Earlier this year I moved to a new state with my family. Soon after settling in, we stumbled across an amazing preschool that my older son now attends and loves. I’m thrilled that we made this huge transition and that he is happy (phew!), yet I have found it harder than expected to be involved in the school community.
One of the challenges is that his school doesn’t have a clear volunteer policy or system in place, so there wasn’t an obvious path to classroom involvement. Additionally, as a work-from-home mama with a 1-year-old, I am often balancing childcare, attending meetings, and completing projects before heading out to pick up my older child from school.
As a former teacher, I know what the research overwhelmingly indicates: that regardless of income or background, students with involved families are more likely to have greater success in school—and in life. They have improved test scores, better grades, consistent school attendance, increased social skills, and overall improved behavior.
From my days in the classroom, I also know what teachers really need.
So what is a busy parent to do? Here are five ways you can boost your involvement in your child’s education with limited time and resources.
Be Proactive and Stay in Touch
If you’ve not done so yet, introduce yourself to your child’s teacher in-person or via email. Consider offering some skills you’d be willing to share to support the classroom. Are you a writer that could show students how to put together a book? Are you super organized? Do you love to sew or knit? Teachers are often running a classroom with 20+ students of varying needs—and it can be daunting. While most teachers really would like to seek out every parent, they often do not have the capacity to do so. By reaching out to them, you give them the opportunity to get to know you as you become involved.
You might also ask the teacher if there are specific needs for the classroom or ways you can support them. Can you coordinate a wish list of items needed? Take home projects to complete? Organize the classroom library or read aloud to the students each week?
Finally, do your best to attend parent-teacher meetings and follow up with any action items or ongoing concerns. Make sure that, if you notice an issue or have a concern, you bring it up to the teacher first (in a kind and respectful way, of course!) You might learn something new, support your child, or even identify an issue that the teacher was unaware of. This will create an atmosphere of trust and understanding.
Get to Know the Staff and Ask Questions
Seek out the school secretary, volunteer coordinator, or head of the PTA. Find out who the different staff are in the building. Who is in charge of lunch? Who is the playground support? What happens during aftercare? The more you know about the role of individual members of the community, the easier it is to support your child in their educational journey.
Ask questions about different ways that you can get involved at the school outside of the classroom, too. Maybe you can join in a once-a-month PTA meeting, or maybe you have an hour a week to support the school librarian. Perhaps you’d like to help with a yearly school event such as a winter fair. Whatever strengths and time you have available, there is undoubtedly a need. They key is asking questions and seeking out the people with the answers.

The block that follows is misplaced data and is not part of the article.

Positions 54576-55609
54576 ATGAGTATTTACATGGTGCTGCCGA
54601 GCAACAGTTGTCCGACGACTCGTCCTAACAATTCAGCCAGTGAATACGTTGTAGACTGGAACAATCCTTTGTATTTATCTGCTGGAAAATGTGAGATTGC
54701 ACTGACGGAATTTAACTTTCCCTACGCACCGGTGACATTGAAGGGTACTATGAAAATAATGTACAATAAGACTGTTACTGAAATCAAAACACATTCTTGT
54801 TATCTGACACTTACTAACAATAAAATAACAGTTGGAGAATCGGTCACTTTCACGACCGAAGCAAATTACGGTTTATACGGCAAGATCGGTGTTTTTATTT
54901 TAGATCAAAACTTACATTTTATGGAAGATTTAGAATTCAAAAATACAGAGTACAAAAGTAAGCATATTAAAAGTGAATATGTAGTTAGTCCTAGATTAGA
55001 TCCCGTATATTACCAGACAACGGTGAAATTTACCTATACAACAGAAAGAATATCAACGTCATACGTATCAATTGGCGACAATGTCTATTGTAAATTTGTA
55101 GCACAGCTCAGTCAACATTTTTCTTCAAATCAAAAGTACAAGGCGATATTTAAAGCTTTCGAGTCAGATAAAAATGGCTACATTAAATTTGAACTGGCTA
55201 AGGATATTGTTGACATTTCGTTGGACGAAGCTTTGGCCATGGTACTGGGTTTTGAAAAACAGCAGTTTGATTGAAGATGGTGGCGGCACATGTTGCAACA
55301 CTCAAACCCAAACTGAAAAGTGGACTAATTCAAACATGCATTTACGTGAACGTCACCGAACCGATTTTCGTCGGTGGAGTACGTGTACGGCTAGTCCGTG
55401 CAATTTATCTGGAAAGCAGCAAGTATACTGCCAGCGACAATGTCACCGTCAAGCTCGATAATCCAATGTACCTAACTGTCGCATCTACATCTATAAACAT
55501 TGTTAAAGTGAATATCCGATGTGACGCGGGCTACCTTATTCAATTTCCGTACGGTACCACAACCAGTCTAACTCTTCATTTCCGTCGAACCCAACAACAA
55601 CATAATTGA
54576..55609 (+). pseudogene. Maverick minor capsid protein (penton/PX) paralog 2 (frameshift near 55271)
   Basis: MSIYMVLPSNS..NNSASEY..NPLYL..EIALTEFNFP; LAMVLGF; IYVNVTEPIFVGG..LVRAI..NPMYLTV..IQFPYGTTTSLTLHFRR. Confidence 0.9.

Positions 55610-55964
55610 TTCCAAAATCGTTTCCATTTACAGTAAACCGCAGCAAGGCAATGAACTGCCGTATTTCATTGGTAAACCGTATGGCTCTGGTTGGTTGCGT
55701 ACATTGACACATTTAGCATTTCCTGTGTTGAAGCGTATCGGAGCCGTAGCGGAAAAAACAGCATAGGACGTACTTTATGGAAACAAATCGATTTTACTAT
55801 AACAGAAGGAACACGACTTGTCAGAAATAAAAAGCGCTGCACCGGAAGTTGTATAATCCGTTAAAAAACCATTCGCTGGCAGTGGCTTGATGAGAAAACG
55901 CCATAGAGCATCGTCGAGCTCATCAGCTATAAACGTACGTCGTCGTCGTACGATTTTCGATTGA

Once you have determined the school’s needs and your availability, volunteer! This might mean becoming a regular field trip chaperone, stapling homework packets together at home each Thursday night (one of my most appreciated parent volunteers did this for me every week and I was eternally grateful to them!), or picking up and dropping off books from your local public library. There are many ways to volunteer beyond being classroom parent or recess support.
Use the School Calendar
Read the school calendar or newsletter and take note when certain events are happening. Put these events on your calendar at home and ask your child (or their teacher) how you can prepare. Make it a point to ask your child questions leading up to the event and support them in getting ready. Consider reaching out to the teacher prior to the event offering your support or asking how you can extend the learning at home. By keeping track of what’s happening on a regular basis, your child will feel the connection between home and school and be more likely to share the little things happening on a daily basis.
Make Homework a Bridge to School
Good habits start at home, and homework can be a great way to support your child in learning time management and organizational skills. If your child has homework, make it a family activity—set them up to work someplace central like the kitchen table. Use it as a time to get to know what they are learning in school, and to make connections with activities at home. If you notice lots of time-related math problems, consider putting up an analog clock someplace prominent in your home. If you child is learning all about trees, think about visiting the local arboretum over the weekend. If you have younger children at home, include them by asking them to draw pictures about something they enjoyed that day.
Using these tips will help you build a bridge between home and school—not only for you as a parent, but for your child to truly feel that their learning is connected.
By Jasmine Gibson, an educational consultant with expertise in early elementary education, supporting teachers, and designing curriculum.